The continuous manufacturing operation begins at the point where the raw materials or parts are committed and ends at the point where the product is completed.
There may be several continuous manufacturing operations at the same manufacturing facility, each producing a different product.
The things used in the continuous manufacturing operation include all production machinery, the materials handling equipment that moves the product between the production machines, and any equipment, such as tanks, shelves, or racks, that temporarily store or hold the product in between production machines. Even though testing equipment used to test in-process product is not taxable under this rule, no testing procedure is part of the continuous manufacturing operation unless it is physically and functionally integrated between steps on the production line.
See examples 1, 6, 8, 11, 19, and 63.
(C) Things transferred for use in a manufacturing operation include, but are not limited to, any of the following:
(1) Production machinery and equipment that act upon the product or machinery and equipment that treat the materials or parts in preparation for the manufacturing operation.
Production machinery is the equipment that actually changes the state or form of the product, that is, the tangible personal property being manufactured for sale. Also included is the equipment that treats the product by blending, mixing, measuring, washing, agitating, filtering, heating, cooling, or similar processes after the material or parts have been committed to the manufacturing operation and before the product is completed.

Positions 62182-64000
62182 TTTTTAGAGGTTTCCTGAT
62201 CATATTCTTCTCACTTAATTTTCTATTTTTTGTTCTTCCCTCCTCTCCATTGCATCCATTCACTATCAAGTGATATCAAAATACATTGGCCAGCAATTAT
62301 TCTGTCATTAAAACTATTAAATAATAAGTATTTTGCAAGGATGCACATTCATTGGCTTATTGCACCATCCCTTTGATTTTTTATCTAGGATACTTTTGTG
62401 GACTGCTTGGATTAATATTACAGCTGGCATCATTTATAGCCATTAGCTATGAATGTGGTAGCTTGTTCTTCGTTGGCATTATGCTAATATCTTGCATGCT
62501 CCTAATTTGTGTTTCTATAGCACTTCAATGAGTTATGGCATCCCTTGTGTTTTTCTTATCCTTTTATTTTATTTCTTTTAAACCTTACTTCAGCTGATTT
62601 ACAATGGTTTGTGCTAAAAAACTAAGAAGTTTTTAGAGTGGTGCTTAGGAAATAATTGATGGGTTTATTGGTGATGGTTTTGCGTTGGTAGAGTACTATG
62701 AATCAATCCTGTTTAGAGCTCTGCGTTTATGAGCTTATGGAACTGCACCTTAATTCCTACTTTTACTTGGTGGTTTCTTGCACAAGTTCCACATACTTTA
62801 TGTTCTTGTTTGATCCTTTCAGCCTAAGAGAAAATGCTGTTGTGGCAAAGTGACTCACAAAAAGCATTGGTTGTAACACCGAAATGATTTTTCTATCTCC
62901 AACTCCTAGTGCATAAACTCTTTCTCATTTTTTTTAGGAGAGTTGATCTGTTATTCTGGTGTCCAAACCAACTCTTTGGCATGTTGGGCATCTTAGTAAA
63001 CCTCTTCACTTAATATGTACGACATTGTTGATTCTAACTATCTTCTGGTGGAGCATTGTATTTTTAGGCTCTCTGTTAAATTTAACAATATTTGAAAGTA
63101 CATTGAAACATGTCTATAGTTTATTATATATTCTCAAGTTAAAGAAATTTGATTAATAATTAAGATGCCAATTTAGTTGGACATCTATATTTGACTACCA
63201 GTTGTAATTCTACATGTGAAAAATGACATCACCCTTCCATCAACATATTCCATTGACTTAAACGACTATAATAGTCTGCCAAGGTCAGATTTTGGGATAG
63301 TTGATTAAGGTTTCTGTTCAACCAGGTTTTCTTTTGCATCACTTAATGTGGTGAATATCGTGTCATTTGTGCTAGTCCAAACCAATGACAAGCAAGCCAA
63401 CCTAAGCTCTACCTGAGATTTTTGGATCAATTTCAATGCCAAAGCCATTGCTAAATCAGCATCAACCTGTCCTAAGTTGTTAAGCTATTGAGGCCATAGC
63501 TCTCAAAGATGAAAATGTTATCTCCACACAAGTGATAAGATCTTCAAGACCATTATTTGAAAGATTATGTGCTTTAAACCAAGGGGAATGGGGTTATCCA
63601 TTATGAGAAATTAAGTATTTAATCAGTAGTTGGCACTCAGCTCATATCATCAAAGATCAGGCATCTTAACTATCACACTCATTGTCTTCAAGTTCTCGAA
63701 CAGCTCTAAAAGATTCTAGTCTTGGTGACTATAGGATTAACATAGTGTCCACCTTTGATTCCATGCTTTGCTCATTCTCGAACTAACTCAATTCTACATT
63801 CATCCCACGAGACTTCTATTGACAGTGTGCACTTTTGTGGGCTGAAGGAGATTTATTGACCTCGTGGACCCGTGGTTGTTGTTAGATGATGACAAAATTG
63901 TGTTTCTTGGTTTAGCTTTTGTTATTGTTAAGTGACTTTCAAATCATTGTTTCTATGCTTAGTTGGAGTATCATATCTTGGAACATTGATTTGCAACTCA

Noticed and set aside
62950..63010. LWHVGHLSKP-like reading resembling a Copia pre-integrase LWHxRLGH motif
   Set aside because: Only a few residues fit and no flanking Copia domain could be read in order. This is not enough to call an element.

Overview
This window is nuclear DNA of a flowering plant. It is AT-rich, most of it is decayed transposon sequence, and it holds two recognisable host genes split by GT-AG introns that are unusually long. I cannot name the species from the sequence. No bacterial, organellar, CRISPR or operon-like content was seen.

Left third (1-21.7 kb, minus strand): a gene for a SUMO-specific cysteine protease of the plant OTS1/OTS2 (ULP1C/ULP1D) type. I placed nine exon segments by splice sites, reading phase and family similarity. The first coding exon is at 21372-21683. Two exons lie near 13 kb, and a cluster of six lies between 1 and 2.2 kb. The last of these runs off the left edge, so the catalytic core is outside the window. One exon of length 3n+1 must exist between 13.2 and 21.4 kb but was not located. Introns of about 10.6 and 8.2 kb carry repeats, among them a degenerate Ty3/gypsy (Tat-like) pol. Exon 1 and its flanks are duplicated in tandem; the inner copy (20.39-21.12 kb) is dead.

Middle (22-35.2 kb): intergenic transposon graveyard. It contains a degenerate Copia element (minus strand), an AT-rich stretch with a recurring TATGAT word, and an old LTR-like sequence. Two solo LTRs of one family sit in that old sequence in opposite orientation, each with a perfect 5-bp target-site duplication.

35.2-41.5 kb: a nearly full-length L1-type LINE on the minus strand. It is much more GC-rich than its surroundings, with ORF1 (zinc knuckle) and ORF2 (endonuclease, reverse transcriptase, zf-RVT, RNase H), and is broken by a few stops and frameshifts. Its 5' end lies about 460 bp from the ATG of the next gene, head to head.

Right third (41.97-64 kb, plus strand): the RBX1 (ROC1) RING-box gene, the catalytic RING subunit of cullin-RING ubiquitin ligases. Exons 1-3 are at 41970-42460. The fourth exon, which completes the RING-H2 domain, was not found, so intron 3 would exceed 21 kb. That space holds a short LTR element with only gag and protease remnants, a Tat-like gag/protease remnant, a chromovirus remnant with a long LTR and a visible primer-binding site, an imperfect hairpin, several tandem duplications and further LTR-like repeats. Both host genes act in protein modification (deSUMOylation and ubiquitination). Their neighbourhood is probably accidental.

See examples 1, 4, 7, 8, 18, 24, 27, 32, 35, 56, 60, 61 and 63.
(2) Materials handling equipment that moves the product through a continuous manufacturing operation; equipment that temporarily stores the product during the manufacturing operation; or, excluding motor vehicles licensed to operate on public highways, equipment used in intraplant or interplant transfers of work in process where the plant or plants between which transfers occur are manufacturing facilities operated by the same person.
Any equipment, except motor vehicles registered for highway operation, used to move or transport the in-process product between manufacturing facilities of the same manufacturer, is considered to be used in the manufacturing operation.
See examples 1, 8, 9, 10, 11, 57, 59, 60, 63, and 64.
(3) Catalysts, solvents, water, acids, oil, and similar consumables that interact with the product and that are an integral part of the manufacturing operation.
This describes those substances that do not appreciably become a component part of the product, but which usually come in contact with the product during the manufacturing process.
See examples 1, 13, 14, 28, 35, and 62.
(4) Machinery, equipment, and other tangible personal property used during the manufacturing operation that control, physically support, produce power for, lubricate, or are otherwise necessary for the functioning of production machinery and equipment and the continuation of the manufacturing operation.
Materials which are used to make foundations, supports, and other things which are incorporated into a building or structure and become accessions to the real estate may not be purchased without payment of tax under this rule. Foundations, structural steel, and similar items which provide physical support and which retain their status as personal property must be treated for purposes of taxation separately from the equipment which they support.